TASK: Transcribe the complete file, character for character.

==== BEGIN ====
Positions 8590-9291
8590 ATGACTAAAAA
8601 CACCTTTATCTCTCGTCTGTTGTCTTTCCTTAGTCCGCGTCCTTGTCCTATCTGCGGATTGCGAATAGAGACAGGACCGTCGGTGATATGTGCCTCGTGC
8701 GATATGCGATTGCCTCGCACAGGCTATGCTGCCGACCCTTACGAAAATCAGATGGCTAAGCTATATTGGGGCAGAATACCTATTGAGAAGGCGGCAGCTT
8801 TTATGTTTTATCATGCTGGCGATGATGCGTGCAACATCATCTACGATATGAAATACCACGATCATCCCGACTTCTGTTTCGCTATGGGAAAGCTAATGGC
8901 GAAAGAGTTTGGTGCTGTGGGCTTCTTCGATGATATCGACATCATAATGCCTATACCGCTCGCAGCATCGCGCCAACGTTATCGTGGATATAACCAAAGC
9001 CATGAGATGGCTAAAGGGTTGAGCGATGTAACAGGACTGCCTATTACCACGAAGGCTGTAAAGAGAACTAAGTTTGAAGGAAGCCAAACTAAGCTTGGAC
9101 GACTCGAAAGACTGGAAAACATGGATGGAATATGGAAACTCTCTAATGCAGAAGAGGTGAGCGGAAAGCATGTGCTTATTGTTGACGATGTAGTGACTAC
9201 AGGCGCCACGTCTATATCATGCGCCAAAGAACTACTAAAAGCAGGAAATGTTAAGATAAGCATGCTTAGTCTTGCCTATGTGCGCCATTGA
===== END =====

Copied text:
Positions 8590-9291
8590 ATGACTAAAAA
8601 CACCTTTATCTCTCGTCTGTTGTCTTTCCTTAGTCCGCGTCCTTGTCCTATCTGCGGATTGCGAATAGAGACAGGACCGTCGGTGATATGTGCCTCGTGC
8701 GATATGCGATTGCCTCGCACAGGCTATGCTGCCGACCCTTACGAAAATCAGATGGCTAAGCTATATTGGGGCAGAATACCTATTGAGAAGGCGGCAGCTT
8801 TTATGTTTTATCATGCTGGCGATGATGCGTGCAACATCATCTACGATATGAAATACCACGATCATCCCGACTTCTGTTTCGCTATGGGAAAGCTAATGGC
8901 GAAAGAGTTTGGTGCTGTGGGCTTCTTCGATGATATCGACATCATAATGCCTATACCGCTCGCAGCATCGCGCCAACGTTATCGTGGATATAACCAAAGC
9001 CATGAGATGGCTAAAGGGTTGAGCGATGTAACAGGACTGCCTATTACCACGAAGGCTGTAAAGAGAACTAAGTTTGAAGGAAGCCAAACTAAGCTTGGAC
9101 GACTCGAAAGACTGGAAAACATGGATGGAATATGGAAACTCTCTAATGCAGAAGAGGTGAGCGGAAAGCATGTGCTTATTGTTGACGATGTAGTGACTAC
9201 AGGCGCCACGTCTATATCATGCGCCAAAGAACTACTAAAAGCAGGAAATGTTAAGATAAGCATGCTTAGTCTTGCCTATGTGCGCCATTGA